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We interviewed Ian Doubleday, Manager of Client Services at Panorama, to find out what it’s like to be an ERP consultant. Ian also answered some common questions about how to find a good ERP consultant for your digital transformation initiative.

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What makes a good ERP consultant?

This is a difficult question to answer because there are a number of factors that become important depending on the nature of your project. A few that come to mind include industry experience, cultural fit, professionalism and integrity. A good ERP consultant will give you hard truths even when they’re difficult to hear. This is one thing that makes my job as a consultant very rewarding since I have the opportunity to affect change.

What is the role of an ERP consultant?

It’s important for an ERP consultant to serve as a trusted advisor to a client. This means that the consultant brings an outside, independent perspective, and becomes an expert in the client’s organization. The consultant brings value that the organization might not see on its own.

What is the biggest challenge for an ERP consultant?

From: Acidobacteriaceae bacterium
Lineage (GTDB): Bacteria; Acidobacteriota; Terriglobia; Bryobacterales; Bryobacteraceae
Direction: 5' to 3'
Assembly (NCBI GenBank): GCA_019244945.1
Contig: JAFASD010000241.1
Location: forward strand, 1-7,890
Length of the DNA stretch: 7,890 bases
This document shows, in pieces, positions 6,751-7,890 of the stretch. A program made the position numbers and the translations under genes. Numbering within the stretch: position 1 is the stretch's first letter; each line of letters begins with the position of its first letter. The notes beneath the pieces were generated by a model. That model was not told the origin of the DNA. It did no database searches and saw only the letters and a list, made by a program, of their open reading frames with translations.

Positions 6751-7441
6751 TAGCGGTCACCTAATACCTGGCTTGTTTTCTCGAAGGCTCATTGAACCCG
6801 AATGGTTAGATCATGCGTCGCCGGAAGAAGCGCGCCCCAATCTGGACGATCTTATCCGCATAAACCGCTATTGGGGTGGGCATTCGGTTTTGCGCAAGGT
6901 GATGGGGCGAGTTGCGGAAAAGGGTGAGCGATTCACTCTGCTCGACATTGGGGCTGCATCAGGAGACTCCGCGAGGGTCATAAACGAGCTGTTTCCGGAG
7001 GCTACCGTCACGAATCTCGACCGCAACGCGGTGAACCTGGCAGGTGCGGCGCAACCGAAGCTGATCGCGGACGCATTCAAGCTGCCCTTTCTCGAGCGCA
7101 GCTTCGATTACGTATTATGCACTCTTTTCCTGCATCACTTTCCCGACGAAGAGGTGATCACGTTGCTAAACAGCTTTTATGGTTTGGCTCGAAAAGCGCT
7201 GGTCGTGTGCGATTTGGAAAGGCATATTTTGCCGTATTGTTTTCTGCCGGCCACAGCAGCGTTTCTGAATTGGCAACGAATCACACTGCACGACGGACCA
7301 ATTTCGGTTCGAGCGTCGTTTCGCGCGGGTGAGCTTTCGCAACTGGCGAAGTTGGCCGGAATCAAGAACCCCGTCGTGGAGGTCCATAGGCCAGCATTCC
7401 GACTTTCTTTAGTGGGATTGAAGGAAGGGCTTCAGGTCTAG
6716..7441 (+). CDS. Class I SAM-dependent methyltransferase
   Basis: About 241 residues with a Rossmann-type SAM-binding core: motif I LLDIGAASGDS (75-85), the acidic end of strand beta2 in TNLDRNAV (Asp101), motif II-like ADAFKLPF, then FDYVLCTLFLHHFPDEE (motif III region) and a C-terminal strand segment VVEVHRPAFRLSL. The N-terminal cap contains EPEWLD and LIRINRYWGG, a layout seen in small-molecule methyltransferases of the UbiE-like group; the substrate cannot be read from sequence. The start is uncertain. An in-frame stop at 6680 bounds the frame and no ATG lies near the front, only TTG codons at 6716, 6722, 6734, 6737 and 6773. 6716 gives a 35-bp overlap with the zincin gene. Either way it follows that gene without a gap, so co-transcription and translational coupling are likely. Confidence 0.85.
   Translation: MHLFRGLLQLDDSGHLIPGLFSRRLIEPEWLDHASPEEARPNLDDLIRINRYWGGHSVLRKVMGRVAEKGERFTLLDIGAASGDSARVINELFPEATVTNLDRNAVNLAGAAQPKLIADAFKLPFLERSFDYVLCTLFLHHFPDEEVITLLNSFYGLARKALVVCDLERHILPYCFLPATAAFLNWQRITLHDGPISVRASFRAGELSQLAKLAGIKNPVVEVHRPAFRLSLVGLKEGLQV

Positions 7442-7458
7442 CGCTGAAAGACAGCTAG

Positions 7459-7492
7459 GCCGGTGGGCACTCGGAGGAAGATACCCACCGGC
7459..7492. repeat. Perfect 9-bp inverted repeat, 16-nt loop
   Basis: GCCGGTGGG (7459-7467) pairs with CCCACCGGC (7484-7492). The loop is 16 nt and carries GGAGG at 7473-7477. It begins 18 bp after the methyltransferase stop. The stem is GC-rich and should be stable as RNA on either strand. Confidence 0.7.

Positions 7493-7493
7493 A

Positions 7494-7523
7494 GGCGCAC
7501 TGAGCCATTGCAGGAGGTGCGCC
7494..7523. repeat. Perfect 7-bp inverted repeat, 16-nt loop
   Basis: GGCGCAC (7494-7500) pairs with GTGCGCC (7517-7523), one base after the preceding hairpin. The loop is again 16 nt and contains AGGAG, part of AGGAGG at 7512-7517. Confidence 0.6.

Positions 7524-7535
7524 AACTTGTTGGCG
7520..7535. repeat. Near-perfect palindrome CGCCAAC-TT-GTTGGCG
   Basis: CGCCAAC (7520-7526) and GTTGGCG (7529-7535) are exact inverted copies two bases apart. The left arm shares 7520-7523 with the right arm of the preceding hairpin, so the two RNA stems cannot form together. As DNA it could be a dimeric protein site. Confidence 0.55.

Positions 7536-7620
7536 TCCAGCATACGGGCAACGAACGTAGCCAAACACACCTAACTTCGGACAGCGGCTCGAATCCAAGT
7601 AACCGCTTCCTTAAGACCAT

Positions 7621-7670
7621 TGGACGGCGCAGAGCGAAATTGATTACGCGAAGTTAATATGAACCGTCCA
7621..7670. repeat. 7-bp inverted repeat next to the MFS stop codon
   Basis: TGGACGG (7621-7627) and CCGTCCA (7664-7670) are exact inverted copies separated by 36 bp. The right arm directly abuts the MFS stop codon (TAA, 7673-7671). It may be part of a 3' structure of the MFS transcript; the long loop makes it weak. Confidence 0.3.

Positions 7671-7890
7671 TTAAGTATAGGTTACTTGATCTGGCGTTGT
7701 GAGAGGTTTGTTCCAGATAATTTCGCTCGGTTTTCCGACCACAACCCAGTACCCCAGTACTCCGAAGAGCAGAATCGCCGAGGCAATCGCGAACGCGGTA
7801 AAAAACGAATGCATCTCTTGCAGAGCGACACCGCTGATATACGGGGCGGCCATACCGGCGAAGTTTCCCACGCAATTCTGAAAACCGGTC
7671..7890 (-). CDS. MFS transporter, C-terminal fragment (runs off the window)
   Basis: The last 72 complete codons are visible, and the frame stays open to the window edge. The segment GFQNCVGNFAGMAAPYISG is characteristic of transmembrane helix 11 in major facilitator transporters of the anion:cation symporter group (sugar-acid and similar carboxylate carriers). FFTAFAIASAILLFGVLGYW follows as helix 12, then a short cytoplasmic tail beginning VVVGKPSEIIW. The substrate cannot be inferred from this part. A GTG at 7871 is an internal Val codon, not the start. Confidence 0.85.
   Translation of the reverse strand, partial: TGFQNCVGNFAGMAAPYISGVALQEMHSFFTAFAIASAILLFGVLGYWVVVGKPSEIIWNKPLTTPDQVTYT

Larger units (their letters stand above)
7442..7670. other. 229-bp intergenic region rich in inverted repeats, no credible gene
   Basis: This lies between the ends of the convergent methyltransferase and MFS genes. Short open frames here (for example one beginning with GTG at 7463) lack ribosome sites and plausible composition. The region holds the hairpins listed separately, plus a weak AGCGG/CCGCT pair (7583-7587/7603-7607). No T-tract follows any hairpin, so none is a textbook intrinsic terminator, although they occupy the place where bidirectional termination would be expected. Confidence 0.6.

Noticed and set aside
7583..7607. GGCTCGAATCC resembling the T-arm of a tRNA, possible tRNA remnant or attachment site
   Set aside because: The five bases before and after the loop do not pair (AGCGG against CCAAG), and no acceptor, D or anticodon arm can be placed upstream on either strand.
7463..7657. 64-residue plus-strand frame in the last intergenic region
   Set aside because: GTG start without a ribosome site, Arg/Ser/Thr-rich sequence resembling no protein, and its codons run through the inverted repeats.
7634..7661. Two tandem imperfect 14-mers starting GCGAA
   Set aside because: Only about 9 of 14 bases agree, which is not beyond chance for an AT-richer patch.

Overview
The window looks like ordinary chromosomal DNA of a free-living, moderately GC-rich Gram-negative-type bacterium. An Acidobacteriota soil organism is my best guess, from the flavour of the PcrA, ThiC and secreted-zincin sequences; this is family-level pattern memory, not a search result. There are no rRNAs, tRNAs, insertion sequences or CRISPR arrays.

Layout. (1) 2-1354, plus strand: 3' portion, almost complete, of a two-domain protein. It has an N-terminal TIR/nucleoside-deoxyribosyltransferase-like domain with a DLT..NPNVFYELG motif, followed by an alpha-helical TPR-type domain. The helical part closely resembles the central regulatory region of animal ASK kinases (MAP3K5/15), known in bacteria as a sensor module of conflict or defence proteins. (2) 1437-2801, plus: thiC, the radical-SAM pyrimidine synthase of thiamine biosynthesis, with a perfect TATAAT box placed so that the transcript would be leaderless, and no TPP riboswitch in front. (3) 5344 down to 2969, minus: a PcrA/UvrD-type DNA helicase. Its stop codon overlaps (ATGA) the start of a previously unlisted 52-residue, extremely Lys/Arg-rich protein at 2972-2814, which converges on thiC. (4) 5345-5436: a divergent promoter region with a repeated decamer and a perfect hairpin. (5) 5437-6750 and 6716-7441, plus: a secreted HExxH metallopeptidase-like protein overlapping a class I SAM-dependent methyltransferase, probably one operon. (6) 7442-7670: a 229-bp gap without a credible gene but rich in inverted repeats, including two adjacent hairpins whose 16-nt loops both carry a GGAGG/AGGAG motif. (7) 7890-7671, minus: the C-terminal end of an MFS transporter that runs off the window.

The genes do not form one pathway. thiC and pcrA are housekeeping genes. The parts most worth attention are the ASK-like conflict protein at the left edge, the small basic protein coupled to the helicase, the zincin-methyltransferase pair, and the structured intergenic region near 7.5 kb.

One of the challenges of being an ERP consultant is the variation between different clients. It can be a struggle to move from one organization to the next when you’ve spent so much time learning about an organization’s culture, people and processes. Shifting to a new project can be a little bit jarring, but it always keeps the job interesting.

Do you have a success story to share?

One story that emphasizes the importance of ERP consultants as well as organizational change management is my experience working with a large organization looking to implement a new accounting system. The controller had been working with an incumbent system for more than ten years, and truly believed that there was no other product on the face of the planet that would come close to meeting her needs. This clearly represented a challenge as the controller is influential in any organization. This needed to be overcome in order to have a successful project moving forward with a new system that would not only meet business needs but acquire buy-in from all stakeholders.

To address this challenge, we took it in chunks. We made sure that we weren’t trying to force any decision on the controller, and we invited the organization to come along with us through the journey of looking at different enterprise systems. We arranged detailed vendor demos that focused on the particular functionality that addressed the organization’s business requirements. After looking at several ERP systems and asking many questions, the controller became a staunch supporter of one ERP system in particular. I think of that as a success story of managing change without being overly pushy.

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